In fact, questions about intimacy are some of the most challenging. We feel shy about asking, particularly if the cancer team is new, not doctors and nurses we’ve known for years. And doctors may be more hesitant to bring them up as well. Conversations about emotions, another subject doctors don’t always raise, can also be challenging. Yet, depression, anxiety, loss of purpose, confusion about your role in life are common emotions during cancer. So, if you are feeling overwhelmed by your emotions, ask your care team for help with that too. Perhaps they can offer some insights or assistance, or a referral to supportive services.
Your Choices Matter
And then there is the question of paying for all this care. Cancer is tough on the bank account too. The cost of treatment, transportation to and from, paying for extra support with the home and the kids. Not being able to keep the same schedule at work. But there are resources to help, so if you are feeling the pressure to skip treatment because you think you can’t pay for it, talk to your team. Most hospitals and cancer centers have some type of social services. But often you have to ask for support in order to get the process rolling.
Advocating for yourself is appropriate at any time in your cancer experience. It’s your right to ask for pain medication, to say this treatment is too hard, let’s try a different one. To tell your doctor you want to participate in a clinical trial. To say no, I don’t want more treatment. To ask for hospice care. Even, to ask for a different doctor. Just because you start off with one doctor, doesn’t mean you have to stick with him throughout the entire process. Sometimes a new doctor will see your situation differently, think of alternatives your first doctor didn’t. You can always change your mind. It’s your choice.
Making Time for Questions
Given how busy most doctors are, with tightly packed schedules and 20-minute appointments, advocating for yourself can be hard. It helps to make a list of the questions you want answered and put them in order of importance. Before your doctor rushes out the door to see the next patient, make sure you get answers to your top three questions. And if you have more questions than the doctor has time for, let her know that you have other questions and ask when you can get them answered. Stop at the front desk and schedule time for a call or another brief chat to get some answers. Maybe there is a nurse or other member of the team that can help. Don’t leave the office feeling you haven’t gotten the information, or the plan to get the information, you need.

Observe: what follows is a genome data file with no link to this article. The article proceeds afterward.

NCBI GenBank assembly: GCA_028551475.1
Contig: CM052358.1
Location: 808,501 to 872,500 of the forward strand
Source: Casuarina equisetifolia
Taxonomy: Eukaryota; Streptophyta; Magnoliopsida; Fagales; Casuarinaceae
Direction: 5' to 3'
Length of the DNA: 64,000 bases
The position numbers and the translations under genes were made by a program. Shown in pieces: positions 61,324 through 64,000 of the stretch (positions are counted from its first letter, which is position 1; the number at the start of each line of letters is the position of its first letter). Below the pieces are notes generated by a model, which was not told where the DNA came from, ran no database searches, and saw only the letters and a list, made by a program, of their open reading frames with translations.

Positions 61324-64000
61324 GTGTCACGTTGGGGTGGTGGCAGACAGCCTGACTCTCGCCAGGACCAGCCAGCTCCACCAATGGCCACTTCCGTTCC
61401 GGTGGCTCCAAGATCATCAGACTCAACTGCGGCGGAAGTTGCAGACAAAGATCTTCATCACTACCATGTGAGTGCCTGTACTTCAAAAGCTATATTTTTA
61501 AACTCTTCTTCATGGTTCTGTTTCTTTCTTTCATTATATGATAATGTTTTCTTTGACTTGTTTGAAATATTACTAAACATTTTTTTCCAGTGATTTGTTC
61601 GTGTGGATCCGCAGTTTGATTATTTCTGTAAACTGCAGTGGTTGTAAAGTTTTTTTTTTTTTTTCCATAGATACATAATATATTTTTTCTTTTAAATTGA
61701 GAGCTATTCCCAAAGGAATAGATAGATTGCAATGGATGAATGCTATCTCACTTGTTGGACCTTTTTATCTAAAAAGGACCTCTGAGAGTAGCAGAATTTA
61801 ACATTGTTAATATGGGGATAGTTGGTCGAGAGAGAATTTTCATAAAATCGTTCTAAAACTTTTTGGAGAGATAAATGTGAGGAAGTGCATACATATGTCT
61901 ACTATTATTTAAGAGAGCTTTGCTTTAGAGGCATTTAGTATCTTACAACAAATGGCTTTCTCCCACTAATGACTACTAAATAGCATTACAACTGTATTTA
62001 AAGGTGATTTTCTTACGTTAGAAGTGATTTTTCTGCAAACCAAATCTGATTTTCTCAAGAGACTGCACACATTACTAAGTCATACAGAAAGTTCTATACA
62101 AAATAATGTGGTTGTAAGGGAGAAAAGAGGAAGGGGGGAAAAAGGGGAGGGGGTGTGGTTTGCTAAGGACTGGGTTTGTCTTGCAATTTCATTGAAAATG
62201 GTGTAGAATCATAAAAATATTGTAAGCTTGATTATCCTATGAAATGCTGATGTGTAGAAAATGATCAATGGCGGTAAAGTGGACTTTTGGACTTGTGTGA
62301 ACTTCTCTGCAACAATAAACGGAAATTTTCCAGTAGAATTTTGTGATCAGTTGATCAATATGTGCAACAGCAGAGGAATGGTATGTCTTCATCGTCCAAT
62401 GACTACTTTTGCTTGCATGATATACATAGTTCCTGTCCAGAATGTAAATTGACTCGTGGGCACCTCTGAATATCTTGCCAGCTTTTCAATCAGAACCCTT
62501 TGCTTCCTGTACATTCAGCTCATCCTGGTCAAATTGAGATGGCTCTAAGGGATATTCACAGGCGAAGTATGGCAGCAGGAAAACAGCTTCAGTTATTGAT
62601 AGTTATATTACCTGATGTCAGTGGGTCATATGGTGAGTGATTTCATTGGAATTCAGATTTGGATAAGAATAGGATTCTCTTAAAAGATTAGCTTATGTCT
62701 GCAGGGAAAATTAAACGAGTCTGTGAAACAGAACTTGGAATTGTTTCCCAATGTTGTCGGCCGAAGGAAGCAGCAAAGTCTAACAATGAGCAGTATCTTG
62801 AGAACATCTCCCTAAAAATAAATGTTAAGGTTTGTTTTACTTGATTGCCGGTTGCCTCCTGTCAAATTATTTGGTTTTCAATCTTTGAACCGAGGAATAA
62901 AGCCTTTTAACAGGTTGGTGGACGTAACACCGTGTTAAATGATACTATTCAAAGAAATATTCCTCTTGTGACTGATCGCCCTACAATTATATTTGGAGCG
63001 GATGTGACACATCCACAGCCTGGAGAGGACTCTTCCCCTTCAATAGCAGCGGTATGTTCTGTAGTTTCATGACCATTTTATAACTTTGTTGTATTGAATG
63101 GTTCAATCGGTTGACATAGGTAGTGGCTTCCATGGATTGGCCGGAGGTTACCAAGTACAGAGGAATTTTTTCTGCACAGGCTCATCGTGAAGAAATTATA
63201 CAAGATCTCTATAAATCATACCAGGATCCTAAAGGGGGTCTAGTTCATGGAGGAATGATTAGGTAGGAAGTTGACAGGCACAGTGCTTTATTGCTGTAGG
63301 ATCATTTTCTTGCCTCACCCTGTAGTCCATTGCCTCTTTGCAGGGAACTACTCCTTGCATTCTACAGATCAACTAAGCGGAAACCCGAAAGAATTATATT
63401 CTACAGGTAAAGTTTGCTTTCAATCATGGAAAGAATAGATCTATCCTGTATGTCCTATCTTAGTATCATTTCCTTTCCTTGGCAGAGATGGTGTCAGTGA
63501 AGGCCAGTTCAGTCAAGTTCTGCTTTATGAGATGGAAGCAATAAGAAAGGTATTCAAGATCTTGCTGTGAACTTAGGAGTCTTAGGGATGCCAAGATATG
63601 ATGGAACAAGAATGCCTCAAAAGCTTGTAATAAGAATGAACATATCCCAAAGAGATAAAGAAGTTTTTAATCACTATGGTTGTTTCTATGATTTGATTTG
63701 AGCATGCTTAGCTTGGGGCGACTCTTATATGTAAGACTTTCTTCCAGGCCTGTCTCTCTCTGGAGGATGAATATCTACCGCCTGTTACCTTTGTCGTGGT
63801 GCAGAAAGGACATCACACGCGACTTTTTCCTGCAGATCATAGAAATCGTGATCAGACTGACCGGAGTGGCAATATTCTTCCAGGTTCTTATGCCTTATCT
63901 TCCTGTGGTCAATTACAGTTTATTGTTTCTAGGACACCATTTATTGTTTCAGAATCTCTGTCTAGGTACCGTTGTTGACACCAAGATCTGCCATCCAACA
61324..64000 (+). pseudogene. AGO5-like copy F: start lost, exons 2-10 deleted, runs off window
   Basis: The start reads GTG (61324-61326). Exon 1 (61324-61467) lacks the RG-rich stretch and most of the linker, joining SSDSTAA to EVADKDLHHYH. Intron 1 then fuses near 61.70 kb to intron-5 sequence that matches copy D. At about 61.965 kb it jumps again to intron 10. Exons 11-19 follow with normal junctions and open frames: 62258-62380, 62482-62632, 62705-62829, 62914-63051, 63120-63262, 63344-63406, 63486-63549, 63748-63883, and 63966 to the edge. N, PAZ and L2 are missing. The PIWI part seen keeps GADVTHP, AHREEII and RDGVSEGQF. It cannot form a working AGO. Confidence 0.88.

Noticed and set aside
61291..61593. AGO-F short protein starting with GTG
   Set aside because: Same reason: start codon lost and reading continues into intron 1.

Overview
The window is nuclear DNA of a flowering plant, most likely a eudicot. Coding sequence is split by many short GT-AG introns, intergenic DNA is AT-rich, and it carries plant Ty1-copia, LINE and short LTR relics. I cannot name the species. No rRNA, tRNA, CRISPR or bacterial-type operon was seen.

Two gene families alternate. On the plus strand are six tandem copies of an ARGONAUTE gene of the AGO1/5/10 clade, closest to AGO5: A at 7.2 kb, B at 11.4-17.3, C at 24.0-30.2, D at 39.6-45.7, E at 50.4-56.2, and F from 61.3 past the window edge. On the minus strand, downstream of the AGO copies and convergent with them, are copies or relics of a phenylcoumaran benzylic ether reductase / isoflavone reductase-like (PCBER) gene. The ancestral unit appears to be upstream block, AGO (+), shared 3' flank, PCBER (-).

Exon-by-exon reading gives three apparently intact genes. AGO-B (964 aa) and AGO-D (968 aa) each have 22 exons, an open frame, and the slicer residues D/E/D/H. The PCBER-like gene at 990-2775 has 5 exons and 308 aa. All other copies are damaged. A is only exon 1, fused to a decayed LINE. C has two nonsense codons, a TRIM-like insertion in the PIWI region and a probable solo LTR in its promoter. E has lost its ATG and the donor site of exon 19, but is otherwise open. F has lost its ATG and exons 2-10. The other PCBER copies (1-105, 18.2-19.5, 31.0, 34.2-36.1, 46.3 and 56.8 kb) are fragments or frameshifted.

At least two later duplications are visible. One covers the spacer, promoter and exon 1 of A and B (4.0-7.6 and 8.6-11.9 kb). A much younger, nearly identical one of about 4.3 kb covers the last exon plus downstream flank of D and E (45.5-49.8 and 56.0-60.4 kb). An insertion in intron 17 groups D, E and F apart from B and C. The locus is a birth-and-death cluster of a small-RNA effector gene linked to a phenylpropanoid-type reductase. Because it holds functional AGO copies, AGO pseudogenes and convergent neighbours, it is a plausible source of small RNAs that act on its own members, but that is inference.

Many people find it helpful to bring someone else to appointments—someone who can take notes while you ask and the doctor answers, so you can be focused on your needs. A partner, a son or daughter, a friend. Someone who will help record the important information and remind you about your questions. And if you feel uncomfortable asking the tough questions, your friend can ask them for you. And speaking of recording, you can even ask the doctor if you can record the conversation on your phone or if she could write down the most important things for you.
Some people find it helpful to be informed before asking questions and want to do some homework in advance. There are good sources for information on the internet, but please be thoughtful about where you look. A chat room with people sharing horror stories probably isn’t going to help. Check reliable sources, such as American Cancer Society (Cancer.org) or American Society of Clinical Oncologist (Cancer.net) or the National Cancer Institute (Canger.gov). Also, try reputable support organizations such as Cancer Support Community and CancerCare. There are other resources too, but these are a good place to start. And sometimes, you can learn enough to ask more questions or even suggest clinical trials or other treatments your doctor hadn’t considered.
Advocating for yourself at home is also important. So often we feel like we don’t want to be a burden on others. This is exacerbated if we are used to being the one who provides for and cares for others, the natural caretaker. But now is a time to ask for help, and to accept it when offered, rather than trying to continue meeting everyone else’s expectations. Learn to say “no, I can’t do that.” How is anyone to know you can’t if you don’t tell them?
Self-advocacy doesn’t mean you have to go march in some color-coordinated ribbon parade, become the leading expert in your cancer, or dictate your treatment plan to your doctor. But, by recognizing that you are the leading expert in you, and sharing that expertise with your doctors, you can be a better partner to your care team. And that can help lead to better health.
Hagan, TL, Gilbertson-White, S., Crane, SM, et al. Clin J Oncol Nurs. 2018 Feb 1; 22(1): E23–E30. doi: 10.1188/18.CJON.E23-E30
Schuler, M., Schildmann, J., Trautmann, F. et al. Support Care Cancer (2017) 25: 2753. https://doi.org/10.1007/s00520-017-3686-8